Of course, as they say, that was then, and this is now. The Swedes are out of the picture with Sweden’s prosecutors announcing in May last year it was dropping its preliminary investigation. The only outstanding legal issue is now the relatively minor one of a breach of bail conditions by Assange when he sought asylum in 2012.

In other words, Turnbull and Bishop could speak with their counterparts in London on behalf of an Australian citizen, not for the purposes of seeking to intervene in a legal process, but purely because it is incumbent upon a civilised nation to protect its citizens from risks posed by other nations to that citizen’s wellbeing. Such a move on the part of Turnbull and Bishop would not have to be seen as an endorsement of Assange and WikiLeaks, but simply a case of saying that now that the Swedish legal system is no longer involved in matters there is no breach of the position that Australia will not intervene in the legal processes of another nation.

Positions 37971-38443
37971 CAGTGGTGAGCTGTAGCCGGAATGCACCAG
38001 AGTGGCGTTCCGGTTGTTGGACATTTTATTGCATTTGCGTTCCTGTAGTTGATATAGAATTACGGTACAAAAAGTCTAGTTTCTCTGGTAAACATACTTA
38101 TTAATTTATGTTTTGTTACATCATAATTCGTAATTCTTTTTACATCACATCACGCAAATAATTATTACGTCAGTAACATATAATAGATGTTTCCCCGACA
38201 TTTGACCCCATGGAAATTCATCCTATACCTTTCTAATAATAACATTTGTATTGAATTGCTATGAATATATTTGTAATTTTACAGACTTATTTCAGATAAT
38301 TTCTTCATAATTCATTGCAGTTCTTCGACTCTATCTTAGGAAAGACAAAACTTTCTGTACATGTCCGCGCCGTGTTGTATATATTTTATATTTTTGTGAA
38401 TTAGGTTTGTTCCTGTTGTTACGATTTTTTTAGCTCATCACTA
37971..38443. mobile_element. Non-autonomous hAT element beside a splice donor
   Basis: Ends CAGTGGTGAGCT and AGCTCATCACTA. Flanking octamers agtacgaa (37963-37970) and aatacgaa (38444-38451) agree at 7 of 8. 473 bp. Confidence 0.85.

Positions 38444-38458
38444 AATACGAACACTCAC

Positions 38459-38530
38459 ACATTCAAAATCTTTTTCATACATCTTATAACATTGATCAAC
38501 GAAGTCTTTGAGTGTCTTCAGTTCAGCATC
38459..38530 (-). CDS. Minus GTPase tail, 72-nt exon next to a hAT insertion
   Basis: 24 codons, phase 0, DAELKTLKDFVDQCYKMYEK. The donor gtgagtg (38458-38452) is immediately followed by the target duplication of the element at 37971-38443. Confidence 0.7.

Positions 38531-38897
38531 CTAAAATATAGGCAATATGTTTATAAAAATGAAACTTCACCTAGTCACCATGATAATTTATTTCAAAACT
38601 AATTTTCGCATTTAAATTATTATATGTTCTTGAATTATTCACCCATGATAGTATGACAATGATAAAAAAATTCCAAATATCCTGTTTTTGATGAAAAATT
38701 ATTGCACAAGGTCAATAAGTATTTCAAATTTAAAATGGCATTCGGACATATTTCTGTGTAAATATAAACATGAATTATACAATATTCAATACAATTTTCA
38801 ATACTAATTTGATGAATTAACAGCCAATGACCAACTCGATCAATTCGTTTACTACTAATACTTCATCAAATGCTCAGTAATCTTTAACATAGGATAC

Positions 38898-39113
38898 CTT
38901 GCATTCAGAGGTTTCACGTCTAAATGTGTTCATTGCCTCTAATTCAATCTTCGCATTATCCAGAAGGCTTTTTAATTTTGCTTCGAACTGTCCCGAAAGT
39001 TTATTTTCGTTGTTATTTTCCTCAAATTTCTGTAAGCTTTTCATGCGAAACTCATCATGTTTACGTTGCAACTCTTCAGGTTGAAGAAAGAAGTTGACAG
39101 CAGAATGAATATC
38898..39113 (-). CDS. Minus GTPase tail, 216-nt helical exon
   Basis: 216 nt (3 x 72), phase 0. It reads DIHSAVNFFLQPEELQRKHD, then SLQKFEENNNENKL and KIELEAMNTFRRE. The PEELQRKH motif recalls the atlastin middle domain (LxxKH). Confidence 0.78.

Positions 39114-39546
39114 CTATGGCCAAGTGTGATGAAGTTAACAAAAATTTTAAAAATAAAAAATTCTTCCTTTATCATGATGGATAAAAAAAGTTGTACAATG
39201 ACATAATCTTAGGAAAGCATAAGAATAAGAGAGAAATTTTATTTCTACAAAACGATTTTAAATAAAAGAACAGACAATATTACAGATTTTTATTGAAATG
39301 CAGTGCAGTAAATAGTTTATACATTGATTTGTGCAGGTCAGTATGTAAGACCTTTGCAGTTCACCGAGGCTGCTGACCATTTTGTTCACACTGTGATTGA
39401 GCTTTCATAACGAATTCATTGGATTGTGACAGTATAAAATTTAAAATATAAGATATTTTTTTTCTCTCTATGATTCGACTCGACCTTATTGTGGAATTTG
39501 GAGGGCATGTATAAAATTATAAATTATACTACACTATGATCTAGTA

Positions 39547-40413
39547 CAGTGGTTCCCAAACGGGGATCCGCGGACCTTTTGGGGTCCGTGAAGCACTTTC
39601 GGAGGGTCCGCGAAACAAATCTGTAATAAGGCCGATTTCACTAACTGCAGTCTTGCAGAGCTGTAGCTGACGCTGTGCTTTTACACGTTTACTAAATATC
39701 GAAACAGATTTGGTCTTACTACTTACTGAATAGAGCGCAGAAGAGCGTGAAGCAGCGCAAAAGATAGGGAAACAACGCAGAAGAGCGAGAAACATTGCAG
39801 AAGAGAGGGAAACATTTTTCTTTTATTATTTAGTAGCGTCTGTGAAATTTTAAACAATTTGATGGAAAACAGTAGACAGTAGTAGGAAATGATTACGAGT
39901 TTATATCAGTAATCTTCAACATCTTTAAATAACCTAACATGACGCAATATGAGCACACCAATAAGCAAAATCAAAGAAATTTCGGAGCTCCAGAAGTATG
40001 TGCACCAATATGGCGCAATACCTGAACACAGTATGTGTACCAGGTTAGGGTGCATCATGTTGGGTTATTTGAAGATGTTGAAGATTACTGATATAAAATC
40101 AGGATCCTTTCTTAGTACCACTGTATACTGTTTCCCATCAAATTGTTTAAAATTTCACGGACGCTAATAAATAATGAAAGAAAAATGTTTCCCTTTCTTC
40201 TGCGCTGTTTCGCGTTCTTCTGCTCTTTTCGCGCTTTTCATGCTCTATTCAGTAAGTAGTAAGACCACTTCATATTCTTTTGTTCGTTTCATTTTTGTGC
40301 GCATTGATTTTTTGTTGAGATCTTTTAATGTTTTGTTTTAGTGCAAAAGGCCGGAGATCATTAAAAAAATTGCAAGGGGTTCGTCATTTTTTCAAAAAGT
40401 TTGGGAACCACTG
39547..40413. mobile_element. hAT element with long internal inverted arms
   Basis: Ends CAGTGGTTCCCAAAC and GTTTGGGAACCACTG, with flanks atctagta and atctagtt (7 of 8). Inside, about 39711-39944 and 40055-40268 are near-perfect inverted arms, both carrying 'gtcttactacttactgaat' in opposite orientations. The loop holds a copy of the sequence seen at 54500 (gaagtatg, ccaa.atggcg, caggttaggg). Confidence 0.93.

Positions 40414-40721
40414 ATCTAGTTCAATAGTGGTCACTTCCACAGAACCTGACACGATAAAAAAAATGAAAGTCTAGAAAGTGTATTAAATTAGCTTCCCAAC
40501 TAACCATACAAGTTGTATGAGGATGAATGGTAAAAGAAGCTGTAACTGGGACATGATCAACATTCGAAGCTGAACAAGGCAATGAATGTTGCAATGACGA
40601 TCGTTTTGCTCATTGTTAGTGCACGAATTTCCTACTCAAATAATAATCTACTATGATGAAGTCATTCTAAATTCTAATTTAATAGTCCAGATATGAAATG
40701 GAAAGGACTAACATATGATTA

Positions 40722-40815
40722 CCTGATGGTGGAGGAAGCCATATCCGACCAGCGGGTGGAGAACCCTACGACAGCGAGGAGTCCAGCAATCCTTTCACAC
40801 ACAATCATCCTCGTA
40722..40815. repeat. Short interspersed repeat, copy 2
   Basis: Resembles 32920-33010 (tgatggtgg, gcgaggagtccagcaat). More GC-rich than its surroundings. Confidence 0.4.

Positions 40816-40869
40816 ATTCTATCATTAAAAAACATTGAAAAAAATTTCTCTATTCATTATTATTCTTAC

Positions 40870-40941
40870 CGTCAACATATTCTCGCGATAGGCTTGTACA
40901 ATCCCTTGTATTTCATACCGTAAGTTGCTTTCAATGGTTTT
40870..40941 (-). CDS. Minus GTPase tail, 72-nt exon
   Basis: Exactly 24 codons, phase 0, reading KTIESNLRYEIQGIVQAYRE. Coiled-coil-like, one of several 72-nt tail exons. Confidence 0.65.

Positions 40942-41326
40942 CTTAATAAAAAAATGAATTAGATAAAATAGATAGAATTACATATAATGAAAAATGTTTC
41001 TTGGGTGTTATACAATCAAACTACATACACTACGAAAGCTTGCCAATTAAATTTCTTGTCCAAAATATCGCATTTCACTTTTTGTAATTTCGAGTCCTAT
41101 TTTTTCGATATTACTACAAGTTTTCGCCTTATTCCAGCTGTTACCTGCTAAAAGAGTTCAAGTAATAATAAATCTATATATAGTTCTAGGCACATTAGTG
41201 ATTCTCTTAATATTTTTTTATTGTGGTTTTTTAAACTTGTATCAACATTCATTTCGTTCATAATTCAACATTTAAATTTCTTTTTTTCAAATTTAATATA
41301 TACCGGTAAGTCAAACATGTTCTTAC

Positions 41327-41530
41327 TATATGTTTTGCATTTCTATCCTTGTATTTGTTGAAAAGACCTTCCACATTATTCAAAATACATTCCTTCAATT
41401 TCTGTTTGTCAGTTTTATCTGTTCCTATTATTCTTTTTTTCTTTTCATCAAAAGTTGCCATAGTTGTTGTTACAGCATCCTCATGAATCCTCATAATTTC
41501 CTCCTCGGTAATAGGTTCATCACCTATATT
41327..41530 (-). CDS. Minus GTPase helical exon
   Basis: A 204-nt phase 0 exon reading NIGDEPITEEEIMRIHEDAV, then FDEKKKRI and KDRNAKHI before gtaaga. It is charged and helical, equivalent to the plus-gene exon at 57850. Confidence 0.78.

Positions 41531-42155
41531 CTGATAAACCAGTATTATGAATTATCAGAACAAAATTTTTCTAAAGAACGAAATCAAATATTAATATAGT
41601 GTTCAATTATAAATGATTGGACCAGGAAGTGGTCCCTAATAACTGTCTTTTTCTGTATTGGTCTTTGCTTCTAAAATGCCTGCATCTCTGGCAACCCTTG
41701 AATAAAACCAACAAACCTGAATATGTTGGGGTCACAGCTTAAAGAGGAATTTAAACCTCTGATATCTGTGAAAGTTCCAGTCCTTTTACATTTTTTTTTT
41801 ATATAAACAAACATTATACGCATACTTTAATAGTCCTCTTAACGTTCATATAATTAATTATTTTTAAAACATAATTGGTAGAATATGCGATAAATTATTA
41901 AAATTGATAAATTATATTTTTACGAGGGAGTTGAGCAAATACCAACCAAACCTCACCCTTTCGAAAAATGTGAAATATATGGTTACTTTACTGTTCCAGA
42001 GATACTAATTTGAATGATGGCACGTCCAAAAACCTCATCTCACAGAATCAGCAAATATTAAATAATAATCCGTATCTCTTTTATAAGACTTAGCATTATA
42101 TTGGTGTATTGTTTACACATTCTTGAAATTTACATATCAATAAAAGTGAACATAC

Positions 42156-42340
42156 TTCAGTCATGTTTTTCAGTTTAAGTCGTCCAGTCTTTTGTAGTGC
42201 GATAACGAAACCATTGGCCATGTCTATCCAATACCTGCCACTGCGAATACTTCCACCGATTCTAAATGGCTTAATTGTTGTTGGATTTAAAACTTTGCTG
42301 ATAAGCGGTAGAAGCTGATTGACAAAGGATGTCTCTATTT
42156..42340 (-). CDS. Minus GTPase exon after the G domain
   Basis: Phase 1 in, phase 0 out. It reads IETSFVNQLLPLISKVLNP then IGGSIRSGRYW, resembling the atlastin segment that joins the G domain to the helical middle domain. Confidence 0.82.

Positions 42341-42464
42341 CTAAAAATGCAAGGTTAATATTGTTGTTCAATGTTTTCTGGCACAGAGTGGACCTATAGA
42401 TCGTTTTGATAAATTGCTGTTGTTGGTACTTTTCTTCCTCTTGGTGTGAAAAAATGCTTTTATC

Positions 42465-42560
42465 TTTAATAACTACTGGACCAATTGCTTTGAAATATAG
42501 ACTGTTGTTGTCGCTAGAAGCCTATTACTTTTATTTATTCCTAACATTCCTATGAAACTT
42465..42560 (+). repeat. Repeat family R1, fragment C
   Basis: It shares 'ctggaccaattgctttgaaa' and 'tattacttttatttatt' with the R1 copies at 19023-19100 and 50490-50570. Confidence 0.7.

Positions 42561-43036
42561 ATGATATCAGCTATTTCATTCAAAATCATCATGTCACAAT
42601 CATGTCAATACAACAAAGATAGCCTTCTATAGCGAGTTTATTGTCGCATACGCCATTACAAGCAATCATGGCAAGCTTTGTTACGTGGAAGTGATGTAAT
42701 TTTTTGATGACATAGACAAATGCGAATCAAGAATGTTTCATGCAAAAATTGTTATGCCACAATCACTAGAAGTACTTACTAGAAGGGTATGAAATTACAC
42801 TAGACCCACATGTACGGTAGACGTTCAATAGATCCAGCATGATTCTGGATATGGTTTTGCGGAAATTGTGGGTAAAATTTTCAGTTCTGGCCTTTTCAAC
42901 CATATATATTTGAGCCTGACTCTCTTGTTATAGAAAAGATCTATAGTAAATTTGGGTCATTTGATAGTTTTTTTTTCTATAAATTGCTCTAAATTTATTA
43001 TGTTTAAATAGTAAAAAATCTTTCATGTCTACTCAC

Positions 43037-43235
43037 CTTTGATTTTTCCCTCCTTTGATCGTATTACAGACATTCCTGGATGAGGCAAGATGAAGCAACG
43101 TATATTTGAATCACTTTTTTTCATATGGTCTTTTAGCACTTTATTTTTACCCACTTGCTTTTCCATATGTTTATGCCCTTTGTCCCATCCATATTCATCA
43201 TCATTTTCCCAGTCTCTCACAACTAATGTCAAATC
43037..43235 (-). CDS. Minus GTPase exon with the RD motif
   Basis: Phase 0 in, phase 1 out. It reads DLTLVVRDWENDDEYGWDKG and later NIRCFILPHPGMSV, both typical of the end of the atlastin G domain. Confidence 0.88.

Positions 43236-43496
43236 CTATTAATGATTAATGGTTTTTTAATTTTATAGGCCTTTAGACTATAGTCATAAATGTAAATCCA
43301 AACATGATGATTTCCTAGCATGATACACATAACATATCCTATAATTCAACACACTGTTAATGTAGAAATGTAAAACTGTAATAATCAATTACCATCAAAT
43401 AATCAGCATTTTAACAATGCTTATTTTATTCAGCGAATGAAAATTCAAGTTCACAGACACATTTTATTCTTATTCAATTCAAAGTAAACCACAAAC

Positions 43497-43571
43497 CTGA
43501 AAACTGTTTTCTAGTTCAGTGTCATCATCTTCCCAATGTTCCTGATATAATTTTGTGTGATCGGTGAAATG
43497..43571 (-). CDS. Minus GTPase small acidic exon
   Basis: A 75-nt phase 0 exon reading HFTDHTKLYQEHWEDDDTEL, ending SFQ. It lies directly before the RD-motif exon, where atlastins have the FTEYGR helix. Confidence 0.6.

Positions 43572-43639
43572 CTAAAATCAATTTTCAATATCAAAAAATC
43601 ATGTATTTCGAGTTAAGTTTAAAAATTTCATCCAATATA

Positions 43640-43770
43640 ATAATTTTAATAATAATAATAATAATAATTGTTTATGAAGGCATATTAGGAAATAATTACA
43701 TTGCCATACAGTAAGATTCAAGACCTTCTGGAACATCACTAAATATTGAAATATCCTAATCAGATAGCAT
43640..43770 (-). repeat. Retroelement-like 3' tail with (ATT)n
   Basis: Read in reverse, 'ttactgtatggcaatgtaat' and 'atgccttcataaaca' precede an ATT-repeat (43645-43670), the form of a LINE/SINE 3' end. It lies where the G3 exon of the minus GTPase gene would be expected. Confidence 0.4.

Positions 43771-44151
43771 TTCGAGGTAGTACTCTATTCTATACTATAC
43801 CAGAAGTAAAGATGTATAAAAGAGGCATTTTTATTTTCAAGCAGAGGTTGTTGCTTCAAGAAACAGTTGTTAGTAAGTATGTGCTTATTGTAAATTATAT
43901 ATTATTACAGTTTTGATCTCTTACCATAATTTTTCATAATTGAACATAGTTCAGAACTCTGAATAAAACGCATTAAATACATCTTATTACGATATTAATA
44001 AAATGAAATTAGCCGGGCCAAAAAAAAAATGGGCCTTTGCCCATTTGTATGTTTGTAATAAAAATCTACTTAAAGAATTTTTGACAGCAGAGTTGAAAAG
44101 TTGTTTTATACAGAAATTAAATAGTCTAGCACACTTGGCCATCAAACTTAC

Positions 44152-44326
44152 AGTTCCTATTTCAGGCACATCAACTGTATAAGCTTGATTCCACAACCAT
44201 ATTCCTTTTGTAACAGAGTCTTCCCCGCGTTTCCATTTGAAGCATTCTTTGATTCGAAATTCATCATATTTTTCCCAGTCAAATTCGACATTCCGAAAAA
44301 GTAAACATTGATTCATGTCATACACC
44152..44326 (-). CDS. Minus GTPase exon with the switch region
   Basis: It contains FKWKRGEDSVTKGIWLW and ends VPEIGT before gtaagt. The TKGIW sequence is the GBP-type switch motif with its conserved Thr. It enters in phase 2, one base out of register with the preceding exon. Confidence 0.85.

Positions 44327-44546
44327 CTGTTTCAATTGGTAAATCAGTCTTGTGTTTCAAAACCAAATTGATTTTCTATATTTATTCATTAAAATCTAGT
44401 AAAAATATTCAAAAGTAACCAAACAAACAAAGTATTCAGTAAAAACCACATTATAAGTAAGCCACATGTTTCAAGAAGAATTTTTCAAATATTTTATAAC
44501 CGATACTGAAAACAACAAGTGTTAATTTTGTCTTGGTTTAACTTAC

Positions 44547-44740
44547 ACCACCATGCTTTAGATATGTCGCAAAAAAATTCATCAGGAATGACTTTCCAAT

It is to the credit of Turnbull and Bishop that neither has responded to, or endorsed, the rancorous conduct of US politicians like Pompeo, Sessions and Schiff. This leaves them in a very good position to act on behalf of an Australian citizen who could do with some political and diplomatic common sense and cool heads.




Roger waters shows his support for Julian Assange at a recent concert

 John Pilger, Roger Waters, Julian Burnside QC and Terry Hicks, father of former Guantanamo prisoner, David Hicks, are backing a rally on 17 June at the Sydney Town Hall Square at 1 pm. Pilger will address those there.